NFF chose well with their opening film. (500) Days of Summer = exuberant crowd pleaser. It's always so enjoyable to see smart comedies with an audience that actually laughs out loud repeatedly (critics screenings can be brutally quiet). The audience was totally with the movie and Tom (Joseph Gordon-Levitt) and Summer's (Zooey Deschanel) difficult romance from start to finish. I was a little more tentative about falling for it. Within its first few minutes it threw four things at me that I am completely allergic to: omniscient narrator, precocious child as wizened soul, men vs. women ('they're different!') jokes, and chronology jumbling. I didn't even sneeze. It won me over.
I predict big things at the box office. I'm not suggesting it's going to be Juno-sized but I'm guessing it shouldn't have a problem entering that Tyler Perry zone -- $40ish? Or maybe even that Forgetting Sarah Marshall / Role Models $60ish zone? The film cost less than $10 million to make (or, as the moderator joked with its director Marc Webb during the Q&A, 'less than the catering on The Dark Knight') so it should turn a nice profit is what I'm saying.
[editor's note: Who has stolen this blog? Nathaniel knows squat about box office!]
At the very least (500) Days... will make bigger stars of its leads. Zooey may be on her 11th variation of free spirit fantasy girlfriend (definite echoes of her roles in Yes, Man and All the Real Girls in particular) but she's not phoning it in. The film has very smart pacing but in one of the more interesting bits within the Q&A, Webb mentioned that it was hard to control that because Zooey has such unusual "back beat timing" and was always finding new things to work off of within the scenes. He also adjusted the film's entire color palette with the production designer to better accentuate Zooey's popping blue eyes. Good move. The movie falls hard for her just like Tom.
Speaking of. The film is told from Tom's perspective and Gordon-Levitt is _________ [insert your superlative of choice, it probably applies]. He has no trouble whatsoever carrying the picture (see also Brick). Webb called him a "super, intellectual, intense actor" and noted his "great command of his physicality", the latter an observation which I had already scribbled in my notebook whilst watching so I concur. Not only does Levitt shift Tom's body language for every gradation of his relationship with Summer and his own arc but he also completely sells the film's funniest sequence, a dance number, which maybe shouldn't work but works like gangbusters. You feel as happy as Tom by the end of it.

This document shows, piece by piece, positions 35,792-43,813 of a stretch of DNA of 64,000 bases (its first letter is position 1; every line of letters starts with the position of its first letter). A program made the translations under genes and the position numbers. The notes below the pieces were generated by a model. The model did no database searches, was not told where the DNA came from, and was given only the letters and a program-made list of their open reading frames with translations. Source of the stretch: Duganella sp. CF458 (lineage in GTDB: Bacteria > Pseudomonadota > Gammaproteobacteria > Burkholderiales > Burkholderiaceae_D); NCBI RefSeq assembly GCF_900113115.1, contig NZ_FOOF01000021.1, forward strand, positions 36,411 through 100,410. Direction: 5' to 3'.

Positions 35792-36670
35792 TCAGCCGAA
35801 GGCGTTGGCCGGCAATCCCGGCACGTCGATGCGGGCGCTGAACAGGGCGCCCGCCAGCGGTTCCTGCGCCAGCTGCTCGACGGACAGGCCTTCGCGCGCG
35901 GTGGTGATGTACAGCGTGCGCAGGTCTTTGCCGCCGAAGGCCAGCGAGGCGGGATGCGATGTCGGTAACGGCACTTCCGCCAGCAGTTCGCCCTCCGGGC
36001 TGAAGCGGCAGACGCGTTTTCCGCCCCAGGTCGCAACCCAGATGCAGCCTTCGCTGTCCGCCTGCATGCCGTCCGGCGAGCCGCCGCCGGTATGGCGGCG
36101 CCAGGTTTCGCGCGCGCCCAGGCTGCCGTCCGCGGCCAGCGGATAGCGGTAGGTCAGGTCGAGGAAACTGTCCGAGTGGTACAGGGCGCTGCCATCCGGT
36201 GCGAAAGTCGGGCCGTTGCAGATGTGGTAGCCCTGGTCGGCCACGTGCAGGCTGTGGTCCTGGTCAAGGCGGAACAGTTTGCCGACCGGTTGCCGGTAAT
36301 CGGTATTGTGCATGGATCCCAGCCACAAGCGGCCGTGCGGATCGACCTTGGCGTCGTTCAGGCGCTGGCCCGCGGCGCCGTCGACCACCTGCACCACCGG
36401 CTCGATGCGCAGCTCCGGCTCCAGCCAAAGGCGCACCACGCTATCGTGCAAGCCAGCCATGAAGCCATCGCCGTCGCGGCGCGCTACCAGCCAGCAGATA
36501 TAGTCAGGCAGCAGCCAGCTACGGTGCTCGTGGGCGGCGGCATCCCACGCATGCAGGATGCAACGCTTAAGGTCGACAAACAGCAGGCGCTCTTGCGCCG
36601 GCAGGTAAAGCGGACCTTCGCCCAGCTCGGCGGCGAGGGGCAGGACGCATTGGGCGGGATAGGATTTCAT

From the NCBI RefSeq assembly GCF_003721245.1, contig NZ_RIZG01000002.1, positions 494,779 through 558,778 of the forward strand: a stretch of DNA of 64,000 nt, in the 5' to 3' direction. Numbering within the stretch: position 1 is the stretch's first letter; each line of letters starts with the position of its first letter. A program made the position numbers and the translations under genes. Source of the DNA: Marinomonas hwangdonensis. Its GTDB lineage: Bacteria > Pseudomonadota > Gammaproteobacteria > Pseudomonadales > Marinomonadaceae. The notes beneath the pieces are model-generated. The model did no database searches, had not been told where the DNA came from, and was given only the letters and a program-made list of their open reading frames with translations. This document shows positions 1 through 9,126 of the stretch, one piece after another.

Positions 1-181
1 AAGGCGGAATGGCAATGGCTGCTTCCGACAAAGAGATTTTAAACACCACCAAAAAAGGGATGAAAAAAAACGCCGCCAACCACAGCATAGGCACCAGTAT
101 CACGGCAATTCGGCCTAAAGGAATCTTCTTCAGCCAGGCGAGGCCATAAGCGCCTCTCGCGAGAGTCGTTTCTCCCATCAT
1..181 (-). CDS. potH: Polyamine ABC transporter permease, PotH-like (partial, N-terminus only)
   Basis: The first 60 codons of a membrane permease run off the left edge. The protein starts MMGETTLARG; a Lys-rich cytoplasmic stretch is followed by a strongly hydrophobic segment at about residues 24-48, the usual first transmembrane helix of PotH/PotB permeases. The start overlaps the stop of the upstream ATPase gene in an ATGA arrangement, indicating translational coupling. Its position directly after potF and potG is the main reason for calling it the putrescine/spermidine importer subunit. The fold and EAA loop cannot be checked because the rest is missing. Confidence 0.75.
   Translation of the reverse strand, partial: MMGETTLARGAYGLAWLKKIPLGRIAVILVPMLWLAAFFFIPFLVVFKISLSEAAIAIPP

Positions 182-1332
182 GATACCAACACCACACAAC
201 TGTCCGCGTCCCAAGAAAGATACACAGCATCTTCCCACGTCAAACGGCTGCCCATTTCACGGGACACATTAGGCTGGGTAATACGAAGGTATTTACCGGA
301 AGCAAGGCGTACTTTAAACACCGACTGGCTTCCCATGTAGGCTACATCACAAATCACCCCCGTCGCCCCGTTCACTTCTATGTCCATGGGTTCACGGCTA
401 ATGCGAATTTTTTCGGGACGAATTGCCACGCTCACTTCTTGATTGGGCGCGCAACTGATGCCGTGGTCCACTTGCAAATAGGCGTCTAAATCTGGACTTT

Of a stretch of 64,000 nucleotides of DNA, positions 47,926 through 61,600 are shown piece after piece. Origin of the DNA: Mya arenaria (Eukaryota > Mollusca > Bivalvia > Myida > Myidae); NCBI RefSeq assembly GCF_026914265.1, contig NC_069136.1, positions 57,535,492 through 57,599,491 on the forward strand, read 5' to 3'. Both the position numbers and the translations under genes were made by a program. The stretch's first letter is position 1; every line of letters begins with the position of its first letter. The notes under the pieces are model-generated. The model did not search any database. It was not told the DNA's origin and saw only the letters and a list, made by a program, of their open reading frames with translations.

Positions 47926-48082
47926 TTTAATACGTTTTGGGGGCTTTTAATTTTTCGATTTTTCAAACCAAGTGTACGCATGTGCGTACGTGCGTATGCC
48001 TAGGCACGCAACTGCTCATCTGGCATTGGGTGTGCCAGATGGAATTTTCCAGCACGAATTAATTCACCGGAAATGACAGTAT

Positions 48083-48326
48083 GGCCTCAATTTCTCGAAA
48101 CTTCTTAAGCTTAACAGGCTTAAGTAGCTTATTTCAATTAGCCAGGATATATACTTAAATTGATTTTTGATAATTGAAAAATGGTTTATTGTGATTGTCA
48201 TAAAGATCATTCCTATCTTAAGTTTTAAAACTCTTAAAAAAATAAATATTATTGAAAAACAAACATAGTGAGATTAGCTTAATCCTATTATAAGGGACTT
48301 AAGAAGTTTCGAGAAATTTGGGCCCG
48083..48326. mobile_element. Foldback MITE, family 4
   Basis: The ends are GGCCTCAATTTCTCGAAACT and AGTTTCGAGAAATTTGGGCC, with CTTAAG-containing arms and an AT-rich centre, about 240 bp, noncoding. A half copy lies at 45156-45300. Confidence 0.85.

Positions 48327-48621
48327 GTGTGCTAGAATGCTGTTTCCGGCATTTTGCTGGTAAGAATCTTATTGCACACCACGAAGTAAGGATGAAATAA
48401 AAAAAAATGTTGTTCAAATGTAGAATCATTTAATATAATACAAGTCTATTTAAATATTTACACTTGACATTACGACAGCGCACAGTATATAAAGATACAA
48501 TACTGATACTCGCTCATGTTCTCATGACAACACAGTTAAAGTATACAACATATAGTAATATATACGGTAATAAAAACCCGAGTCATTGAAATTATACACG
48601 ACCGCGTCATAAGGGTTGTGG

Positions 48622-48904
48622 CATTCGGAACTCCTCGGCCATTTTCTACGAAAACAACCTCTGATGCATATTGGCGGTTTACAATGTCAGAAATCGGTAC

It was strange in the Q&A to hear the director's confession that JG-L didn't think they'd get funding for a movie starring Zooey and himself because they weren't big enough stars. I was thinking to myself: 'But everyone loves Joseph Gordon-Levitt!' And then I remembered. 'Self. Bubble. Bubble. Self. You live through cinema and you talk to other movie fanatics all day long on the web. John Q Public still mostly wants to see Nicolas Cage on opening weekend.'
Opening Night Festivities
No celebrities present (sniffle... although I suppose local celebrities could have been there) but free booze to help you pretend that they were. The festival did provide celebrity intro commercials before the films, though. First up was Mr. Nicole Kidman Keith Urban who welcomed us to the festival onscreen (where was Nicole? I demand Nicole!). Carrie Underwood did the same. In her bit she said "my fellow film lovers" which cracked me up. I was trying to picture Carrie Underwood conversing on Spanish cinema ("Almodóvar and Buñuel. Discuss.") or taking sides in the great critical debate of 2007 (No Country For Old Men or There Will Be Blood?) but my imagination failed me. What do you suppose her preferred genre is? favorite actor?